Yet another off-the-wall idea, courtesy of the local newspaper. Apparently an anti-union group (The Center for Union Facts) is starting an odd kind of contest in an attempt to stir up conversation about how hard it is to fire bad teachers. The contest? Nominate the worst teacher you know and the center will pick the 10 best entries (or, I guess, worst) and offer them $10,000 to quit. They'll also write about them on their website.
Now the idea of offering severance pay to make it easier to get rid of some bad apples might be a good one, but I'm not sure if they're actually expecting somebody to both quit their job and let their name and misdeeds be exposed for a paltry 10K. I'm sure there are at least 10 awful teachers in the country, but I don't think this is an effective way to get rid of them. To be fair, I don't think the center does either -- they pretty much say that it's a stunt designed to start a national conversation.
What worries me more, however, is the premise behind the idea. While I absolutely agree that bad teachers cause problems in schools, I'm not convinced that there are any more bad teachers than there are bad lawyers or pastors or mechanics. It's odd that teaching gets held to a higher standard in this regard and not in others. I'm also constantly amazed that unions get 100% of the blame for bad teachers -- the narrative being that everybody has their hand tied because unions make it impossible to fire teachers. Is it difficult to fire a teacher? Absolutely, especially one with tenure. Maybe it's harder than need be, but it should be difficult to fire somebody -- particularly in a position where politics can get involved.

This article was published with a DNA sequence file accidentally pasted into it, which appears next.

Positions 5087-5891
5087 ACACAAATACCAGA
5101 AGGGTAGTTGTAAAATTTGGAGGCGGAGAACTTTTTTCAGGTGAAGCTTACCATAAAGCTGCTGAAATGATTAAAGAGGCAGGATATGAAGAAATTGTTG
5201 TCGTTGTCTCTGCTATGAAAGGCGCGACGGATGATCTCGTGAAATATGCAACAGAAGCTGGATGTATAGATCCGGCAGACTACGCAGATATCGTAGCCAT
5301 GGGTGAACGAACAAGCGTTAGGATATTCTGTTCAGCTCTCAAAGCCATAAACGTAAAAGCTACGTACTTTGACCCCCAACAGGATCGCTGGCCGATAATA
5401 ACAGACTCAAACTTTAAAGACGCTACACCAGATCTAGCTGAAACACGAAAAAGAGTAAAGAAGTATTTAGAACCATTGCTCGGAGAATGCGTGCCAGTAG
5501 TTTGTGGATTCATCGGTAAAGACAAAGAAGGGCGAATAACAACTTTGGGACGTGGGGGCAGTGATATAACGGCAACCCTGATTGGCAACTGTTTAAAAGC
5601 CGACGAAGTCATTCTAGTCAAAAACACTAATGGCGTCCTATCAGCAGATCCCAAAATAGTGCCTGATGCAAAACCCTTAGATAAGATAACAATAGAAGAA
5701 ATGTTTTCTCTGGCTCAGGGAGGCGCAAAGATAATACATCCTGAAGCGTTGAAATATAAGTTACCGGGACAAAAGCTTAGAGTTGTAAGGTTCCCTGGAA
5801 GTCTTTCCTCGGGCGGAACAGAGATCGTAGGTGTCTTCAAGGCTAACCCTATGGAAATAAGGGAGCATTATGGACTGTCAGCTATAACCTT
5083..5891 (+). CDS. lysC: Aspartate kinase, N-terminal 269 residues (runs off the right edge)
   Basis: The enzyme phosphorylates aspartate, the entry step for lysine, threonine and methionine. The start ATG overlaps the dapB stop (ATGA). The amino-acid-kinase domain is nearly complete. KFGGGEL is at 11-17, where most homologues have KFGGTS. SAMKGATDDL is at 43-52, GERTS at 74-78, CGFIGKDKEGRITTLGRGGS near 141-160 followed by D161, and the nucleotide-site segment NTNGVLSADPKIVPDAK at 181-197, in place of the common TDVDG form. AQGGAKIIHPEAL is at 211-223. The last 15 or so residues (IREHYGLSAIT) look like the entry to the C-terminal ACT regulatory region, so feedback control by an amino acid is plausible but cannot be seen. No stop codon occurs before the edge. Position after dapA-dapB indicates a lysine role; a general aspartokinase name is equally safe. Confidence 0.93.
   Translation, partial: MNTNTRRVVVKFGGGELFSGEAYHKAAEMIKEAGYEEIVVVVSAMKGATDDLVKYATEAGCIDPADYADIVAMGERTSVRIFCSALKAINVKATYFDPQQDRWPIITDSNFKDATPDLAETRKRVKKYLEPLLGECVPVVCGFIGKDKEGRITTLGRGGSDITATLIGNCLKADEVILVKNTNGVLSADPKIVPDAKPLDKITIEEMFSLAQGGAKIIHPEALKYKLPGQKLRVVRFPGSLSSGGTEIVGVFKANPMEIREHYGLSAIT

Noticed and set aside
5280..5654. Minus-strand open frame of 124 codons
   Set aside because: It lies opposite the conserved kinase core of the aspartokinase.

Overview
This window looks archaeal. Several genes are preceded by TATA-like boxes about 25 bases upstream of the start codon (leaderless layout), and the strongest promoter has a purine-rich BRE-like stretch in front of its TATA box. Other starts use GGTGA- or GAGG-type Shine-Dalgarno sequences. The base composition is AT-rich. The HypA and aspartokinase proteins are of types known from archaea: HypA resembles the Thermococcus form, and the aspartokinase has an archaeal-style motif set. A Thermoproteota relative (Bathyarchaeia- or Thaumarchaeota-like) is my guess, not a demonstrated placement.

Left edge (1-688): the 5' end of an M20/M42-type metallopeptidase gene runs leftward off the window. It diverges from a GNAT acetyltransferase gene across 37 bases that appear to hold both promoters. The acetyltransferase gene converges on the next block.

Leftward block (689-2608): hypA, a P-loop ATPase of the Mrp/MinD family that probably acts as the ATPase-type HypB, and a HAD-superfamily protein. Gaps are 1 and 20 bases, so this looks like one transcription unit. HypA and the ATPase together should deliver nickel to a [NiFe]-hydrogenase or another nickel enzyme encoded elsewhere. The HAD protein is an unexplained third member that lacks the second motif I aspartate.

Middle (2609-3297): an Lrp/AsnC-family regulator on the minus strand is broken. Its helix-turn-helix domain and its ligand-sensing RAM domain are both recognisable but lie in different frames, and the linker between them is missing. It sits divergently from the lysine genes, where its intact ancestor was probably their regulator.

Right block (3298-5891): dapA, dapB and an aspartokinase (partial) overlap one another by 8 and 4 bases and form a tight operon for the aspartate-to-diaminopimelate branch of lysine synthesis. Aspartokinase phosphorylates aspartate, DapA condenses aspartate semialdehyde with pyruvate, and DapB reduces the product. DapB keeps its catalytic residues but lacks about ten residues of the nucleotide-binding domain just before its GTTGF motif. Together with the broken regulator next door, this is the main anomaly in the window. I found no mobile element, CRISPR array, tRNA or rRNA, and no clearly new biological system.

Furthermore, I've never understood why it's only the union's fault that a bad teacher doesn't get better or get fired. Isn't it the principal's job to evaluate their teachers? How do principals manage to escape all blame for this? I've never tried to fire a teacher, so I might be wrong, but I think this whole "impossible to fire a teacher" thing is overblown; is it really "impossible," or is it just difficult enough to deter action? Even if it were impossible to fire a tenured teacher, I've seen no evidence that tenure is being used as a screening process. Perhaps if principals or, if they're too busy, somebody else did a better job of evaluating teachers before awarding tenure then there wouldn't be so many bad apples. Part of the reason that the tenure process works (at least a little bit) better at the college level has to be that tenure is somewhat difficult to get; one is thoroughly evaluated by their peers on a number of criteria before being awarded tenure.
The center says they want a national conversation, so here are my two cents:
-Propose a more realistic use of severance pay
-Stop blaming unions for everything
-Hold somebody accountable for evaluating teachers
-Make tenure review a more meaningful process